I do really agree, though, that it's common to overlook potential medical causes of weight gain, and to instead assume it's entirely lifestyle-mediated. That's part of the reason fat people don't get the care they need -- they're assumed to be lazy and gluttonous before there's any question about what's going on with them medically. But lots of medical issues could be behind weight gain, like hypothyroidism.

Kipper said...

I gained almost exactly that much weight -- actually a bit more (from 170lb to 230lb) -- over about 4 years after moving to California. I was slightly less active in that I bought a car, but otherwise I have no explanation for the change. In the most recent 4-5 years I've lost a little over half of that gain without any consistent or strenuous effort...I actually feel like my "set point" has simply been ratcheting down bit by bit over the years (225 -> 211 -> 207 -> 202 -> 197). Again, I have no real explanation for the change.

First Year Med Student said...

I just want to thank you for starting this blog. I'm a first year medical student in the US, and after three weeks of classes I've already sat through several lectures on obesity and "nutrition" which were full of "comic relief" consisting of every tired fat stereotype in existence, the ultra-educational bags of fat, pictures of enormous burgers (which obviously all fat people eat for every meal), and more. The rage I feel as I watch my classmates snicker and whisper during the mock case videos we've seen (gasping at reported food choices, "wowing" at BMIs, and etc) is almost more than I can bear. I also fear for the generations of chubby kids who'll see the future pediatricians in my class, or for the scores of women with PCOS that will spend years in undiagnosed misery due to physician bias and ignorance, or the patients who'll be belittled for med-related weight gain instead of offered practical guidance, or the teens who lose tons of weight due to ED or disordered eating and are praised by their doctors. In short, it's been really rough to sit through, especially when no one else seems to see the horrible skew in the info we're "learning."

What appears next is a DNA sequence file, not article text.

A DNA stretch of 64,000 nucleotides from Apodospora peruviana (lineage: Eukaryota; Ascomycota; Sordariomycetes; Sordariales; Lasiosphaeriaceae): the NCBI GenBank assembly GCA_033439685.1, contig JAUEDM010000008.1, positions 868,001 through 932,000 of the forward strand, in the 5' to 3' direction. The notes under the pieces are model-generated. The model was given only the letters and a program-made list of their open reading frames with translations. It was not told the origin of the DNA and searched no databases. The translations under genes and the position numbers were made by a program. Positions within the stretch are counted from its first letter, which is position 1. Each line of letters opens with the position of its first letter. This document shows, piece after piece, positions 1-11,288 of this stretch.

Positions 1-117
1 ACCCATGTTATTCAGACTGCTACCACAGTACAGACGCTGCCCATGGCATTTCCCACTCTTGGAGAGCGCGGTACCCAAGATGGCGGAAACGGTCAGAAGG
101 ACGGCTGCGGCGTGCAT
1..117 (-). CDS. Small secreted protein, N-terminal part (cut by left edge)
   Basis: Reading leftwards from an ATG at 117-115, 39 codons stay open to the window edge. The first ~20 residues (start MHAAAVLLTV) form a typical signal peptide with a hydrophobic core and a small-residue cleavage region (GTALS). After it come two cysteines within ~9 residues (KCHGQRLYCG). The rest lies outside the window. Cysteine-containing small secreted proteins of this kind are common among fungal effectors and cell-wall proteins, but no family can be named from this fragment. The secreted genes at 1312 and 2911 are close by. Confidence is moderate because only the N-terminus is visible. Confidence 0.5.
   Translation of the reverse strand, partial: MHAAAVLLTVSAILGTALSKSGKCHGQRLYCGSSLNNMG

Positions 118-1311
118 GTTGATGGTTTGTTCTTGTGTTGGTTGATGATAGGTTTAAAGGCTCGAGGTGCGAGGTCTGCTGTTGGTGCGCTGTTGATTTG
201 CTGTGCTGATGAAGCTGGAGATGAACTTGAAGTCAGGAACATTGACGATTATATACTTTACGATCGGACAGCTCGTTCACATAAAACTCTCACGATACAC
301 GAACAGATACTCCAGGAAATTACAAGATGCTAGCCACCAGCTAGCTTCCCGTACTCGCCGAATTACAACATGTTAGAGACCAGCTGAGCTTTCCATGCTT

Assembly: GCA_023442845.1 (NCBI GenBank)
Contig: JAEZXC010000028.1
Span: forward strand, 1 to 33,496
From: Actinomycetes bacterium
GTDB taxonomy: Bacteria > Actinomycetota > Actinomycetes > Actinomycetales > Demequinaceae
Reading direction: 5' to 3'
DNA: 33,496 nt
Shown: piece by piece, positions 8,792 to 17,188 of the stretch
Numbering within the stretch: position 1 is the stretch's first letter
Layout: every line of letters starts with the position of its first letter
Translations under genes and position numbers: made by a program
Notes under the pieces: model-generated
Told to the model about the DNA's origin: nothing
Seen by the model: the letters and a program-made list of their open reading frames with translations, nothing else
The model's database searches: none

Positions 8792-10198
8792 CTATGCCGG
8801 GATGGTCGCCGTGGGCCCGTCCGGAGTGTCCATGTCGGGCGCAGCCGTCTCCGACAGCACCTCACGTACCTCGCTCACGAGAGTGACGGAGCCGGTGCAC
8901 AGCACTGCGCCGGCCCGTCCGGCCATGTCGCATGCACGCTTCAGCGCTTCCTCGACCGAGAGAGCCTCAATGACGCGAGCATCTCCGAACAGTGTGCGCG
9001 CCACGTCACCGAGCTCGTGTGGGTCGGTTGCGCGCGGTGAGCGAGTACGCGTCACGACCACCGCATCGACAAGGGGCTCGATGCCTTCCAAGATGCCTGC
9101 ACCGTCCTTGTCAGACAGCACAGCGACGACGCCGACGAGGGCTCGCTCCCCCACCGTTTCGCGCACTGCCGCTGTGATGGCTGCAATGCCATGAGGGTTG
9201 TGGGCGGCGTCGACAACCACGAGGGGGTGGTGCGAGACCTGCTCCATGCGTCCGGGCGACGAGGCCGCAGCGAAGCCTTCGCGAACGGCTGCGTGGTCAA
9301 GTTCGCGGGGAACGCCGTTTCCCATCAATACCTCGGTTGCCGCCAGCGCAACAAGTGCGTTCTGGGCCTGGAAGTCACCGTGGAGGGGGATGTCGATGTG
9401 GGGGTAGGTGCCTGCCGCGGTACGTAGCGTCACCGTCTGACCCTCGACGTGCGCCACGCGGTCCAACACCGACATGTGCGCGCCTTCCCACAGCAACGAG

Reading your entries, and all the other HAES and FA literature out there has truly helped, so thank you again. Your blog gives me hope for the future of HAES concepts, and an emphasis on achievable health goals instead of size, in medicine.

chartreuse said...

Collie -- this amount of weight gain would be quite unusual even for someone during menopause. In this case the patient was male, I think. Still, thinking about menopause is a good example of trying to come up with a medical reason for weight gain outside of just saying that someone is 'letting themselves go'.

chartreuse said...

Kipper -- At the point where you had gained that weight, personally I would consider that to be a medically significant weight gain that deserves investigation.

chartreuse said...

Anonymous -- sounds like you've had a long and difficult journey around eating and weight. I hope things are getting better for you. It sounds like you had some significantly eating disordered behaviours for quite some time, and, to me, that changes the whole story in terms of identifying set points and explaining the meaning of weight changes.

chartreuse said...

First Year -- I encourage you to speak to your professors or dean about what's going on, they may be more supportive than you think. It helps to take detailed notes of exact phrases that are said in class. Things look worse and are taken more seriously when they're documented in detail.

Orodemniades said...

Could you talk more about setpoints? If I have a setpoint, it appears to ramp up as time passes with no particular change of behavior on my part. I don't lose weight through exercise and quite frankly, have a bit of trouble actually believing in the concept of the setpoint...

...however, I also have PCOS, so maybe that makes a difference?

Mantis said...

About a few months back I went to see my doctor and I am a size 14. I regularly refuse to be weighed in doctor's offices because I feel that the humiliation and suffering at never being a "nomral" weight far outweighs whatever health information they may glean from my weight.